Today, he not only keeps up his busy pace in dentistry and farming, but he has several additional interests as well. For instance, in addition to serving on the Georgia Board of Dentistry, Holcomb helps to develop and administer clinical licensing exams for new dentists for the Central Regional Dental Testing Service. “We serve state dental boards from all over the country,” he says. “When I was starting out, my license enabled me to practice only in Georgia, but now, students who pass the CRDTS exam can practice in any of 40 participating states. It’s a great advance in terms of portability and mobility.”

As for the family farm, well, he gets an increasing amount of help as his family multiplies. His children, their spouses and his grandchildren all assist, growing pecans, hay and livestock while maintaining the property. They’ve branched out as well. For instance, Triple H Family Farms now offers a venue—Magnolia Mule Barn—an events barn, chapel and other amenities—for weddings and other special occasions.

“This is our farm’s centennial year,” Holcomb says, noting that the family is awaiting Centennial Family Farm designation—a state of Georgia honor for farms owned and operated by the same family for 100 years.

“My dad was born on that farm,” he says. “I love the farm life—the open space, the roots, the sense of history. . . We have our family farmhouse and family cemetery on the land; my parents are buried there. Our goal is to make sure the farm remains self-sufficient and stays in the family for future generations.”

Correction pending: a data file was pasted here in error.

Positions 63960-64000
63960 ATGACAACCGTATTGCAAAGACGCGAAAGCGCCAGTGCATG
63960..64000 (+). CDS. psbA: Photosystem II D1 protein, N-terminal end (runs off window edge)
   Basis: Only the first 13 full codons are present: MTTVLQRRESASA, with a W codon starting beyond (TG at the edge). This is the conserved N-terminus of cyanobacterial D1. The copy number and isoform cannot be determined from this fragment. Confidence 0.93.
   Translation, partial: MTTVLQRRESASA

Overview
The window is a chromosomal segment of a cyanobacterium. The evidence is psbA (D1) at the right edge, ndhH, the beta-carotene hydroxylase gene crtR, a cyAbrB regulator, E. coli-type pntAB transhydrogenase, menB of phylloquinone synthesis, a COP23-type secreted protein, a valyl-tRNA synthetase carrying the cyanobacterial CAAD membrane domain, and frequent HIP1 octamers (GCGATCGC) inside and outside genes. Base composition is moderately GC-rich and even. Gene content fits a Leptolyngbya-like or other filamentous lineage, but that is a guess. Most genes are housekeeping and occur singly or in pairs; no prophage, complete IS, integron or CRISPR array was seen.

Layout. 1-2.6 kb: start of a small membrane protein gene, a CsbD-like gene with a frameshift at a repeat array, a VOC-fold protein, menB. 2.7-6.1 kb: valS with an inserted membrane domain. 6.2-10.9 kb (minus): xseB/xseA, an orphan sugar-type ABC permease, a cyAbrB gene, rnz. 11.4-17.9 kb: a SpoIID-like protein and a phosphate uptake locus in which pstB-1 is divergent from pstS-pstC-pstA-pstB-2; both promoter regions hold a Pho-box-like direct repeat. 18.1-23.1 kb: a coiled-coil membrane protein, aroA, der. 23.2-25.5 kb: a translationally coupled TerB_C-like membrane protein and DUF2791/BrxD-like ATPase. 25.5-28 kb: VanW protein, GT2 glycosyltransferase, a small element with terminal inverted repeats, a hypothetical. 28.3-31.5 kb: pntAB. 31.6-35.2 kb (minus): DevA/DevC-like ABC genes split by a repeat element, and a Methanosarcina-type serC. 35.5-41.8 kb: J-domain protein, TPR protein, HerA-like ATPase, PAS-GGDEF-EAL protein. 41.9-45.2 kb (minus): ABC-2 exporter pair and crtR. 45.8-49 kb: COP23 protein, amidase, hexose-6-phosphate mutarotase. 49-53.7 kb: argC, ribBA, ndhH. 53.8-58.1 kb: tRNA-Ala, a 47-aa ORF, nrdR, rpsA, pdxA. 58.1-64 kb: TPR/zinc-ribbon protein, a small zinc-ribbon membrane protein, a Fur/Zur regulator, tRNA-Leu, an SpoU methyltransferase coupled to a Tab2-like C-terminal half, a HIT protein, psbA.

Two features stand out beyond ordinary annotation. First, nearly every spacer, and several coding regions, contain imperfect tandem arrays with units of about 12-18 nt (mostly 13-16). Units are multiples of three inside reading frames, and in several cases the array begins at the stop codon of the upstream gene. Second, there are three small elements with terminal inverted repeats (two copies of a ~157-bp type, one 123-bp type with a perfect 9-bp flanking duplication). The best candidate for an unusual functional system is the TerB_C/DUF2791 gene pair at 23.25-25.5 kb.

He also loves the lessons that farm life imparts to his grandchildren. “Pastures have to be cut, limbs have to be picked up in the orchards—there’s always maintenance on a farm, always. I’m glad my grandchildren are exposed to the same kind of work ethic I had as a child.”

Holcomb also enjoys reaping the benefits of his commitment to family life and having his wife, Robin, as his best friend.  His oldest son has a law degree and practices real estate. Heather is a special-education teacher, and Rey, who earned a doctorate in physical therapy this spring, manages the farm’s event venue. Son Skyler followed in his father’s footsteps, earning his dental degree from the DCG in 2016. As soon as his diploma was in hand, he began working in his dad’s practice, Dental Associates of Middle Georgia. 

As for generational differences to their approaches to dentistry, “we differ a bit on the technology side, but not so much on the technique side,” Holcomb says. “Skyler teaches me things and I teach him things. He’s learned his profession well.”

That, he says decisively, is something they both have in common. “Some of my best friends in life are the people I met in dental school or through dentistry,” Holcomb says. “I had great respect for my instructors; they truly cared about us and worked to help us become the best dentists we could be. It was always about putting the patient first. I thoroughly enjoyed my education.”

When he sold his Warner Robins practice, Holcomb assumed his pace would slow a bit. But that hasn’t exactly transpired. “When I had my health issues, I figured I was sort of semi-retiring,” he says. “But I’m just as busy now as I ever was. When people ask what I do, the only way I know how to respond is, ‘I’m a dentist.’ If I wasn’t doing that, part of me would be lacking. I love it and don’t want to stop.”

But he happily reports making time for fun, including snow-skiing, scuba-diving, hunting and fishing. “You get to be 66 years old and you have lingering effects from life,” he acknowledges with a laugh. “But I’m pretty active for an old guy.”